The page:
'Fighting Redtails' Viking squadron folds up its wings
November 6, 2004
Thirteen years ago, the S-3B Viking aircraft was called the most advanced anti-submarine warfare and sea control platform in history.
Now, it’s history.
The former cornerstone of all carrier operations and strike capabilities is defunct. As a result, Chester, Finch, Whip and the rest of Sea Control Squadron 21, the Fighting Redtails, who flew Vikings from the USS Kitty Hawk’s deck, are out of work.
The squadron — formed in 1945 and based at Atsugi Naval Air Facility since 1991, when it joined Carrier Air Wing 5 — is being disestablished. Only ships are decommissioned, but it amounts to the same thing.
“There is a little loss,” said Cmdr. Paul “Chester” Foster, squadron executive officer. “But you have to understand, if you look at the history of the Navy, the Navy’s not tied to airplanes.… I’m not really sad because the Navy is moving in the right direction. It’s time for our airplane to go away.”
Conceived in the 1950s and built in the 1970s during the Cold War’s height, the Vikings’ foremost mission was to destroy submarines. Later, they were reconfigured for surface warfare and surveillance, search-and-rescue and refueling.
And it was in a Viking that President Bush landed on the USS Abraham Lincoln off California’s coast, to deliver his “mission accomplished” speech announcing the end of major combat in the 2003 Iraq invasion. The four-seater was chosen because, according to CNN, it has the safest flight record in the Navy’s jet fleet.
The Viking’s glamour — never even approaching the F-14 Tomcat — dimmed even more as the planes became primarily aerial gas stations.
But, Foster said, “It’s a beautiful airplane if you look at it long enough and hard enough. It’s a very functional airplane.”
A ceremony to mark the squadron’s end was held Thursday at Atsugi. Now its 249 people will begin heading to new jobs.
Lt. Cmdr. John Bernard, Kitty Hawk strike group spokesman, said in September that a new squadron of former Hornet fliers retrained to fly Super Hornets would assume the Vikings’ refueling mission.
All 225 of the squadron’s enlisted people got jobs in other commands — “ship, shore … a couple of guys are retiring,” Foster said. Of the pilots, one will learn to fly the Super Hornet; two are learning to fly Prowlers, electronic warfare aircraft; several others are going to shore duty as flight instructors. “About two years into shore duty, I’d say most of our officers will transition to a different airplane,” Foster said.
Six of the squadron’s nine airplanes already are gone. In spring, two were flown to San Diego. Three others were flown to Guam and aboard the USS Stennis for a money-saving cruise back to San Diego.
And after four Stennis aviators were killed when their S-3B Viking crashed onto Kita Io Jima in August, the Redtails sent their best plane to the Stennis in tribute.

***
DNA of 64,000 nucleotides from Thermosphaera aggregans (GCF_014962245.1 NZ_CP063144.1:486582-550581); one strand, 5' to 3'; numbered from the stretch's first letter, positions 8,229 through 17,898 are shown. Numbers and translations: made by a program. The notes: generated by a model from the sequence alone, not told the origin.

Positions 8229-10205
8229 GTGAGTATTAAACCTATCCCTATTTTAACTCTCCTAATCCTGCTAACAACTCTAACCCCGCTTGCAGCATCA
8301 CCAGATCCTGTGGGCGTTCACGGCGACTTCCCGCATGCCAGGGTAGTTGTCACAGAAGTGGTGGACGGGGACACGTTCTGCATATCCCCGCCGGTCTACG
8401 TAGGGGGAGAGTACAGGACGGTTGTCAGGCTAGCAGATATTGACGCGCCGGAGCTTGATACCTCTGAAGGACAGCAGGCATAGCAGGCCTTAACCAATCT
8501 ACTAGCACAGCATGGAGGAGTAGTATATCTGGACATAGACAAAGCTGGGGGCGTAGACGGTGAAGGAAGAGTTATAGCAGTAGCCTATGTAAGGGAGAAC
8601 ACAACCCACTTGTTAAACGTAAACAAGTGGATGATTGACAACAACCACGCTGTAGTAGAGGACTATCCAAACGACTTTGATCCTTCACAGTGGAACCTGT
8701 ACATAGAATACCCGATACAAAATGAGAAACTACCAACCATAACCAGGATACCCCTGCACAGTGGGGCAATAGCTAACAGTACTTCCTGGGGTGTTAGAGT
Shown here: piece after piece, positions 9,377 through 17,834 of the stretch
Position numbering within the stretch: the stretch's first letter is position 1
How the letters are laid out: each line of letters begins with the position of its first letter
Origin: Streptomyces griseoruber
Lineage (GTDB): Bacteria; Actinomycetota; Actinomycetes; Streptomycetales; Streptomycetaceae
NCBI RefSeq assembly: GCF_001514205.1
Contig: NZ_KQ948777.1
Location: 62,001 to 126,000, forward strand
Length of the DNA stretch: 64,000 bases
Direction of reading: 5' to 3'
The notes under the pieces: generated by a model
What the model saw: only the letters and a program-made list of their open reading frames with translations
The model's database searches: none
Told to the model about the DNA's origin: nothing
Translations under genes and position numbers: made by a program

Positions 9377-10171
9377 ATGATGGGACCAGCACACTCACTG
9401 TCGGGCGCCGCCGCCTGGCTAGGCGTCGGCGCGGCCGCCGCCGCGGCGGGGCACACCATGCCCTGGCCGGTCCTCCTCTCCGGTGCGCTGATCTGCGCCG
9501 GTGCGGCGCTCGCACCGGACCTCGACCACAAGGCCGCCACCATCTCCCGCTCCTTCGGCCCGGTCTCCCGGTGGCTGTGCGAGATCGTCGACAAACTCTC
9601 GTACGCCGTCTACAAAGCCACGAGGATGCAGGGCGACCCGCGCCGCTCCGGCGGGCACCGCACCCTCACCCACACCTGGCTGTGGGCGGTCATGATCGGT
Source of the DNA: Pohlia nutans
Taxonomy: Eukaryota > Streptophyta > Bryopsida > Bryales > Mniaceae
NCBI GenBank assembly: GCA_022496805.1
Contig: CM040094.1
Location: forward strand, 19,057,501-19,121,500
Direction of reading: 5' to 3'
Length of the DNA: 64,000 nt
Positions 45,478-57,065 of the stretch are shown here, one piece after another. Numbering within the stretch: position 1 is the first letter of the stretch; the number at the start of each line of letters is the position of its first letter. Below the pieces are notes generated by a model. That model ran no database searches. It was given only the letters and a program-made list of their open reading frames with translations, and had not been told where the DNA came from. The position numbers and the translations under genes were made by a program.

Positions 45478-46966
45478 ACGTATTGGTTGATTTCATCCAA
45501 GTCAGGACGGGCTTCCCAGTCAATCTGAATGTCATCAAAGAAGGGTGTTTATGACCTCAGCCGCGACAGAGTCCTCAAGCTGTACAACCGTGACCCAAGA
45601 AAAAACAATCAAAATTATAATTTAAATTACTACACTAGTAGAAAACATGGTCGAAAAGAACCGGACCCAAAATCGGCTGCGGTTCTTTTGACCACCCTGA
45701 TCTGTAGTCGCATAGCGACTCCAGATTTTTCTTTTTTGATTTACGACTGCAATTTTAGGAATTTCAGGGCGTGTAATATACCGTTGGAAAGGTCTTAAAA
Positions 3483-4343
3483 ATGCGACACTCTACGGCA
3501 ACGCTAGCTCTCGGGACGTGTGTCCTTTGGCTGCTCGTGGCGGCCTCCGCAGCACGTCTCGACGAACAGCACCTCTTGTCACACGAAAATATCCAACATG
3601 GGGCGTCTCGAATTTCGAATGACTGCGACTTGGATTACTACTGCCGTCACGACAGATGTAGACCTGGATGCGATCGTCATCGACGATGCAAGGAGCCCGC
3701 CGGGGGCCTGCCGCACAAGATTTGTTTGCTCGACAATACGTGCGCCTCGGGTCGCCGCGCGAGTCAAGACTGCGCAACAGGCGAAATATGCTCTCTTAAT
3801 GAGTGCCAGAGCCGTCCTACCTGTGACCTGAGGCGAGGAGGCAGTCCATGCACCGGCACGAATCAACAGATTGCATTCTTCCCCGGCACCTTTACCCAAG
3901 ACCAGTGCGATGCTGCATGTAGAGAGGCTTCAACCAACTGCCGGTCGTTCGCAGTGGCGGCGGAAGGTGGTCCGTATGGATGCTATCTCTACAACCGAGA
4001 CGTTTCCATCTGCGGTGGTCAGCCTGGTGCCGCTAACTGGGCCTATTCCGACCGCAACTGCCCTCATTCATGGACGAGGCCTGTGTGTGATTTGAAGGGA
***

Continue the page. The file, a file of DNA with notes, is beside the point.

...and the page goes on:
The three remaining Vikings, the plane known affectionately as “the Hoover,” for its vacuum-cleaneresque noise (“You get a big whoop-whoop sound,” Foster said) will be flown to the United States later this month.
Four of the squadron’s nine Vikings will be mothballed at Davis-Monthan Air Force Base in Tucson, Ariz.; the other five will return to the fleet.
So will Foster, who’s been flying Vikings since 1989. He’s headed for three more years at a Viking squadron in San Diego. “It’s a great deal and I’m very fortunate,” he said. The S-3B Viking is expected to be retired Navywide within the next five years.
Lt. Jonathan “Finch” Welsh said, “Japan has been fun but it’s time to go home. Flying on the boat is fun; living on the boat is not.” Like a half-dozen others in the squadron, he’s to be a flight instructor in Pensacola, Fla.
Lt. Cmdr. Steve “Whip” Blasch, a naval flight officer, is to attend the Naval War College in Rhode Island. “Coming off sea duty, it’s the perfect place to go and kind of see where your career goes from there,” he said.
Still, he said, the S-3 community was special — a kinder and gentler one. “The flight instructors I had really helped you along. Some of the fighter community — when I was a student, the saying was ‘They eat their young’ — they really hammer their guys.”
In a way, Blasch said, right now is a golden time. Almost everyone has known their next assignment since June and has had time to unwind and prepare. And numerous social occasions have been scheduled, the traditional events such as changes of command and retirements that they often missed in the past.
“We’re just riding it out,” he said. “Things don’t end. … Careers don’t end. Life goes on. It is the closing of an era but it’s also an extremely exciting time.”